One of my favorite books is Mistakes Were Made (But Not By Me), Carol Tavris and Elliot Aronson’s excellent study of a powerful psychological force: cognitive dissonance.
In a particularly memorable section, the authors examined the followers of cult leaders who predicted that the world was going to end on a specific date, and told everyone to prepare. When that day passed without a fiery inferno, you may have expected these cult leaders to have lost all credibility with their followers.
Instead, the exact opposite happened. The leaders simply declared their prediction was incorrect and declared a new date. Like clockwork, their followers doubled-down and began preparing for the next apocalypse.
Why would they do this? According to Tavris and Aronson, it was likely too painful for the cultists to admit they had fallen for a fraudulent prophecy. It was easier to avoid interrogating their own judgment, and to instead dig a deeper hole of delusion for themselves.
Though we live in a time where information is more freely available than ever before, I have noticed that more people seem compelled by dogma, and far too willing to embrace far-fetched and unsubstantiated conspiracy theories. Though we have all the information we could possibly need, we make the same judgment errors as our less-informed predecessors.
When we are presented with new information, we rarely take the time to examine the facts on their own merits, question the source and challenge our preconceived notions. This is a dangerous tendency that leads toward confirmation bias, a mindset where we consistently interpret new information in a way that confirms what we already believe to be true.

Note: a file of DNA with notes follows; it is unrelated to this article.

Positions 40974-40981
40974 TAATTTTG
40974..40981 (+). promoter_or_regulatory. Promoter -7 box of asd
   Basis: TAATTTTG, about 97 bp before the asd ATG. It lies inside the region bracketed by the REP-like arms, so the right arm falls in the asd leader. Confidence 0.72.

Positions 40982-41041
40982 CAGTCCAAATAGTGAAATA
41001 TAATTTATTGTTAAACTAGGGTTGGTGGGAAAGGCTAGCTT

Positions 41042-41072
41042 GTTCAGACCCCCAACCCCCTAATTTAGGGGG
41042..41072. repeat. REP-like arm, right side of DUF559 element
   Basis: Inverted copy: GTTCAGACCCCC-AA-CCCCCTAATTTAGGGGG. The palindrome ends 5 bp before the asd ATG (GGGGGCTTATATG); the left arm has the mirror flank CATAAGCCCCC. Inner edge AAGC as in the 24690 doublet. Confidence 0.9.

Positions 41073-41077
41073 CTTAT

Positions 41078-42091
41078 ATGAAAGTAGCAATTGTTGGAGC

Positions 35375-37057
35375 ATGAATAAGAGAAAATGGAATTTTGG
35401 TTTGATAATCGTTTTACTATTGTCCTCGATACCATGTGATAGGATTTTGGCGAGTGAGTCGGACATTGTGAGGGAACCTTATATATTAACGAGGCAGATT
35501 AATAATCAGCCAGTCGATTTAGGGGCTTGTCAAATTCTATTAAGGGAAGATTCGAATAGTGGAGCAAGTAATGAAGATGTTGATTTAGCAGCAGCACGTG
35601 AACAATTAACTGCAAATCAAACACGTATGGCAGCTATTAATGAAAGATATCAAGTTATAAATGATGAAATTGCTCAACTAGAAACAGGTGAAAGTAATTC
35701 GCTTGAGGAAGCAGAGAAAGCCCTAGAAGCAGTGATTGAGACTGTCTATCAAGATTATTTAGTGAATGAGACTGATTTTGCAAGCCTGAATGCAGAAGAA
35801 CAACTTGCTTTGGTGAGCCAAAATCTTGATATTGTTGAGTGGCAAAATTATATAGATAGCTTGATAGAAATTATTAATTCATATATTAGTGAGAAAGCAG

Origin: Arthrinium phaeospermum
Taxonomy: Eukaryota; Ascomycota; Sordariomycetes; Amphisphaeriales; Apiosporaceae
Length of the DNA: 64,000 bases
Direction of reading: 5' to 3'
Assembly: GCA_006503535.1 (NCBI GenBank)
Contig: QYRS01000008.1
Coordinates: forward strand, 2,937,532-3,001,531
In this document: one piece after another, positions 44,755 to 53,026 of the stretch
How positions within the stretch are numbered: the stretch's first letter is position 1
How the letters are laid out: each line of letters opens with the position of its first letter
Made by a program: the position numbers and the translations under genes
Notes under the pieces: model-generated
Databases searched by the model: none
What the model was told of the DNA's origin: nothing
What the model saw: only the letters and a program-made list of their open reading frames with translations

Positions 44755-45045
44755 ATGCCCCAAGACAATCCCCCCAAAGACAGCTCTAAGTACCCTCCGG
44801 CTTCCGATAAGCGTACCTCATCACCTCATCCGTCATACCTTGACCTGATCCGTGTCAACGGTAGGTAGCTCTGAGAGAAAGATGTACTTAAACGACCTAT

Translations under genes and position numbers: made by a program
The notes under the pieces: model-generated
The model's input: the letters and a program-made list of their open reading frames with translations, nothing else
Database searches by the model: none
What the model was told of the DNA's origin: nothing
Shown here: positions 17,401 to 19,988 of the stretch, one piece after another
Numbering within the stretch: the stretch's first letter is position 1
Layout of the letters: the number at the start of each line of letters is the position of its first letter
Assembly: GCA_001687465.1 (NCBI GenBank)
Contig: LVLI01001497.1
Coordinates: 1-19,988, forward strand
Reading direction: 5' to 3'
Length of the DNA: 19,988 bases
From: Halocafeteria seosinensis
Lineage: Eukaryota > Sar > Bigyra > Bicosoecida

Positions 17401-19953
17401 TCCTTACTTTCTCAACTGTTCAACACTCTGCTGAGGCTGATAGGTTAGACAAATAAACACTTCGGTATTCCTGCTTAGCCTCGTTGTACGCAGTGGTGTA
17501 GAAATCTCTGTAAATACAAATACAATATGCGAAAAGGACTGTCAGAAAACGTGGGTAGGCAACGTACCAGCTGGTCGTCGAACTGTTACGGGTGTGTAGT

This bias is exacerbated by algorithmic social media feeds designed to show us more of what we already think. Too many of us don’t care about determining objective truth anymore; instead, like the Kool-Aid drinkers, we are constantly looking to prove ourselves right.
Last week, I was reading an article listing the qualities of people who don’t believe conspiracy theories. It turns out conspiracy doubters are especially likely to have strong critical thinking skills—they question and analyze, rather than taking things at face value.
This reminded me of the conversation I had a few months ago on the Elevate Podcast with Derek Sivers, a brilliant and reclusive thinker, and one of the smartest people I’ve met. Derek shared that “changing his mind is one of his favorite things in the world.”
Derek is a critical thinker. He doesn’t let what he already knows obfuscate new information, a new problem or an opportunity that comes before him. He’s willing to change or adapt his existing beliefs based on new information, rather than double-down on his entrenched position.
We need more critical thinkers today, in our companies, in our governments, in our political parties, in our religious institutions and beyond. We need to be skeptical of people and organizations who expect blind adherence to a preferred narrative, and question those who are intolerant of dissension, debate and discussion or divergence of thought.
Here is a great question to ask yourself: where in your life are you unwilling to question your existing beliefs? More importantly, what are you afraid it will cost you?
Quote of The Week
“It is the mark of an educated mind to be able to entertain a thought without accepting it.”